The humanitarian crisis that has unfolded on the borders of the European Union (EU) is largely policy-driven, a result of the EU’s failure to put in place effective and humane policies and responses to deal with the unprecedented, but in many ways foreseeable, movement of people.
The lack of political will, which became so obvious when dealing with Ebola, was again evident with the ‘migration crisis’. World leaders turned their backs, hoping that the situation would remain confined to countries far away, despite the fact that in some cases they themselves are contributing to the suffering.
Four of the five permanent members of the UN Security Council are involved in bombing Syrian civilians – Russia, USA, France and Britain. There has been an unacceptable lack of recognition of the reasons why people are fleeing their countries, and most efforts to date have concentrated on deterrence measures aimed at stemming the flow of refugees and migrants arriving on EU soil.
It is estimated that one million people fled to Europe in 2015, and that almost 50 per cent of them came from Syria. With no end to the war in sight, the numbers will only continue to grow. The EU has externalised the management of its borders to Turkey, handing over billions of euros in return for a clampdown on Syrians attempting to make the crossing. The end result of border closures from Europe all the way back to Syria is that civilians are being trapped in one of the most brutal wars of our times.
Ongoing and intensifying violence in South Sudan
Civilians in South Sudan continue to be exposed to extreme levels of violence. In 2015, rape, abduction and execution were commonplace in some parts of the country, and regional and international attempts to resolve the conflict failed. MSF teams in Unity state witnessed villages being burnt to the ground and crops looted and destroyed. Hundreds of thousands of people fled into the bush and swamplands, where they had no access to assistance for months at a time.
MSF medical facilities were looted or attacked on three separate occasions and five South Sudanese former staff members were killed. MSF struggled to access vulnerable populations in the worst-affected areas but was able to deliver lifesaving medical care at its projects on the frontlines and through mobile clinics.
Compounding the severe humanitarian crisis, South Sudan also experienced the worst outbreak of malaria that MSF has ever witnessed in the country and its second outbreak of cholera in two years.
Response and Research and Development (R&D) for Epidemics
Towards the end of 2015, the Ebola outbreak was declared over in Sierra Leone and Guinea, but new cases have since been reported. The public health systems in the affected countries in West Africa have been devastated and routine vaccine campaigns, including for measles, tetanus and polio, have fallen by the wayside.
Reinstating non-Ebola-related healthcare and re-establishing people’s trust in it is crucial to ending the epidemic. However, this is further complicated by a lack of trained medical personnel. It is estimated that over 880 medical staff contracted Ebola in the three worst-affected countries, and over 500 died. There are also over 10,000 Ebola survivors, many of whom are still long-term patients, presenting with mental health issues, general weakness, headaches, memory loss, muscle pain and eye problems.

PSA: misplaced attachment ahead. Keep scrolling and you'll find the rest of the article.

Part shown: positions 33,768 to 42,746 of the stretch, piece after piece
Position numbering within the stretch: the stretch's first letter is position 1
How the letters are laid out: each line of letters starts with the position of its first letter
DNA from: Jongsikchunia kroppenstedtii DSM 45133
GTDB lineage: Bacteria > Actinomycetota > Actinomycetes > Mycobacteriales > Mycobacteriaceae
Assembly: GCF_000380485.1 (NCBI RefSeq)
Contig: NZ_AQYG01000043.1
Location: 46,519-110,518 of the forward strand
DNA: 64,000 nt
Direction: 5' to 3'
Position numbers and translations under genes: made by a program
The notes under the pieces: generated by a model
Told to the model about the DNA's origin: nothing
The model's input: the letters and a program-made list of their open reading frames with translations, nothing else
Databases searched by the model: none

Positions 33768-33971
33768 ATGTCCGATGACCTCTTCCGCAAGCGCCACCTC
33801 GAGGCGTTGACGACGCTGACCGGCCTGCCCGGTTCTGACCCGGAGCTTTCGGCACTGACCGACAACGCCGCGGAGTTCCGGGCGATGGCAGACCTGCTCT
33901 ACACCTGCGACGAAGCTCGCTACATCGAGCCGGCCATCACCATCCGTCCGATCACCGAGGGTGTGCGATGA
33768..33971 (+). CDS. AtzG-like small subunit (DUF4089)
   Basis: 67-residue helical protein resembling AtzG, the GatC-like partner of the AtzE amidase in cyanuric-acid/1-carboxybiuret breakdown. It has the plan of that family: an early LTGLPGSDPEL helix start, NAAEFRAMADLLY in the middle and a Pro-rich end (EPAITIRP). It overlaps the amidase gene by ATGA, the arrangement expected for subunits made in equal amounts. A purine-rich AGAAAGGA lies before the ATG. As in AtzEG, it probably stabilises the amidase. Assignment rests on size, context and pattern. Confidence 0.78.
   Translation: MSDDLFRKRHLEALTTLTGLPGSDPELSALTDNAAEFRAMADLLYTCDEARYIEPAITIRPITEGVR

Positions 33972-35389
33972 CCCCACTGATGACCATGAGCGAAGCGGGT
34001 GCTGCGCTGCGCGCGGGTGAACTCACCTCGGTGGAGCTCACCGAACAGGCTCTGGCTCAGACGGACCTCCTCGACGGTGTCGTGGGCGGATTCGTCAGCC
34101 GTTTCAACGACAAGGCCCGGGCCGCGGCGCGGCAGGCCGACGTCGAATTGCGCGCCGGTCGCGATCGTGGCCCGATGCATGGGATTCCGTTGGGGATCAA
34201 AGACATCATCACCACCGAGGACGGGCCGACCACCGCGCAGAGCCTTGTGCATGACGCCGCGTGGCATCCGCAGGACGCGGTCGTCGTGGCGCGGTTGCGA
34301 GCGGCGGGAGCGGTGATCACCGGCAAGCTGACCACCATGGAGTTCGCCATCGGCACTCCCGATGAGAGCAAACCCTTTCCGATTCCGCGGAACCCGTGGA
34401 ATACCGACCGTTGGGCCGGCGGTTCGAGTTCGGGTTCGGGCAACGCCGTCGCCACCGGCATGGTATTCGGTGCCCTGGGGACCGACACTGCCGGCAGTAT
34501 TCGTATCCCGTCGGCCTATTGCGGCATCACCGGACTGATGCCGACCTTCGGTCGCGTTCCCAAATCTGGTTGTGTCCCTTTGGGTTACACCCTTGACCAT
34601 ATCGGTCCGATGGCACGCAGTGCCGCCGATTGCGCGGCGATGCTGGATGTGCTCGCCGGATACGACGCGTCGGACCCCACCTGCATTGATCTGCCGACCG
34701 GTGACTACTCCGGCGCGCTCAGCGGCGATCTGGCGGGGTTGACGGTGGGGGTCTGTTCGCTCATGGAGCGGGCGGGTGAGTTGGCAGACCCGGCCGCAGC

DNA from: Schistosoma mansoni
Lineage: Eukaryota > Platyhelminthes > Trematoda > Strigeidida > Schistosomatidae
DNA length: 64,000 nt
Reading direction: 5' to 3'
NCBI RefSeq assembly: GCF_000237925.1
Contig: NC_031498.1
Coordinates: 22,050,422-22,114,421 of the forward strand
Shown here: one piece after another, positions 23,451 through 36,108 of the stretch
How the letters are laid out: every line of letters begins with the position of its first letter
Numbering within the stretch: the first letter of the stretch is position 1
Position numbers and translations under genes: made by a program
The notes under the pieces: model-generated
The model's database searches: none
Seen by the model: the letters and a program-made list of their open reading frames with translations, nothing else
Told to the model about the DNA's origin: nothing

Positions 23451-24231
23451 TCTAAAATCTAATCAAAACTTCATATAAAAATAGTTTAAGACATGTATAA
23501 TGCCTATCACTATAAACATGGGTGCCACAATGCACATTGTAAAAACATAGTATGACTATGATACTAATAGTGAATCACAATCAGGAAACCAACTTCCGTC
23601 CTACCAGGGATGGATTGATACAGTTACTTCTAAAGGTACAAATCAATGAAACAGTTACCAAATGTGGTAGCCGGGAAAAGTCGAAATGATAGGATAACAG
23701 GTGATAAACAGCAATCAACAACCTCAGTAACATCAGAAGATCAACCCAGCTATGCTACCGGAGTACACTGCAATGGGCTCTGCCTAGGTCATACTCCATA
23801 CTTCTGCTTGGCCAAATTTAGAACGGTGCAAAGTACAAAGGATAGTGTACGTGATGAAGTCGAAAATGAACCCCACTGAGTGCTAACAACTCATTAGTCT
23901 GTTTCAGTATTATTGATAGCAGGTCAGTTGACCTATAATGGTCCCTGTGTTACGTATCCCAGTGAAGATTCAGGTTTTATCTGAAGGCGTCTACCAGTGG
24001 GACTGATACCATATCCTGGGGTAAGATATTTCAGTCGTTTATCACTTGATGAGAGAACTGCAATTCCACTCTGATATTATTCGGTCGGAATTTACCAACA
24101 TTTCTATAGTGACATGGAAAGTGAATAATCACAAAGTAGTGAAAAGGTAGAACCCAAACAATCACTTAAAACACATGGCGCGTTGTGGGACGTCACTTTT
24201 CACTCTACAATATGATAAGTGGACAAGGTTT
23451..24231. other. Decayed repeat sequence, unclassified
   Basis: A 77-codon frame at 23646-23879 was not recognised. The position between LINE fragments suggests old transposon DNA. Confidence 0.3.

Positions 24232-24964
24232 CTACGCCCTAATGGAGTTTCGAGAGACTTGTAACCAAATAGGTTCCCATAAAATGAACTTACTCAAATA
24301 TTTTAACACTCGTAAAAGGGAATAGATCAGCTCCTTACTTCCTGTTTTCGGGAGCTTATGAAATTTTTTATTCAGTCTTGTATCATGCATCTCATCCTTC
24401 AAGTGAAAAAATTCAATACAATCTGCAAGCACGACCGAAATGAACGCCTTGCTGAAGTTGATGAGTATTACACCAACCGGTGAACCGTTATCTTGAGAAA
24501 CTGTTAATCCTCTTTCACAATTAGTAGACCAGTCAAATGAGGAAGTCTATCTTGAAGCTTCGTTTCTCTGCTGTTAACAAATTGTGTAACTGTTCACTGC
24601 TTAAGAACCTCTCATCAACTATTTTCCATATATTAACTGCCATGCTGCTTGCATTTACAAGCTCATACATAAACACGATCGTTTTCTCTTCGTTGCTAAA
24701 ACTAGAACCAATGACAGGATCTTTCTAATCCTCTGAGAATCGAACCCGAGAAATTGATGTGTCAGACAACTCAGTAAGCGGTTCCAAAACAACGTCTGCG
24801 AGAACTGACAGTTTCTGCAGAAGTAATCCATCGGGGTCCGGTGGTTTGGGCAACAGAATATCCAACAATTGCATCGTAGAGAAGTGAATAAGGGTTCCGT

Ebola is not the only disease threatening populations, though. Outbreaks of measles, meningitis and cholera, for example, are common in places where people are forced to live in unsanitary conditions such as refugee camps, or where routine vaccinations have been interrupted. The extremely high mortality rates during the recent measles epidemic in Katanga region in DRC illustrate how preventive strategies over the past decades have failed.
MSF vaccinated over 300,000 children between June and September, and treated 20,000 patients for the disease. In 2015, the MSF Access Campaign launched its ‘Fair Shot’ campaign in a bid to lower the prices of vaccines, in particular for pneumococcal disease. There has been a 68-fold increase in the price for the package of childhood vaccines over the last decade.
Malaria also continues to be a major challenge around the world, despite elimination strategies, and there are outbreaks of less common diseases such as yellow fever, chikungunya and Lassa fever.
In 2015, there was a large outbreak of Zika virus (first identified in humans in 1952) in the Americas, which resulted in the World Health Organization declaring it a Public Health Emergency of International Concern in early 2016. Very few diagnostic tests are currently available, and there is no specific vaccine or treatment.
R&D must be undertaken with communities and environments in mind to ensure that diagnostics, vaccines and treatments are effective, accessible and affordable, and adapted to the contexts where they are needed most. Ebola exposed a global R&D infrastructure that is unfit for purpose; it cannot help save lives during an emergency. We should be conducting safety studies and working out ethical frameworks during inter-epidemic phases in order to be prepared. This would allow fast-track use of experimental drugs and vaccines during an outbreak and efficiency trials as an epidemic peaks. Yet, all too often, we scramble to act only as an epidemic peters out. We must act ahead of epidemics, not at the tail end.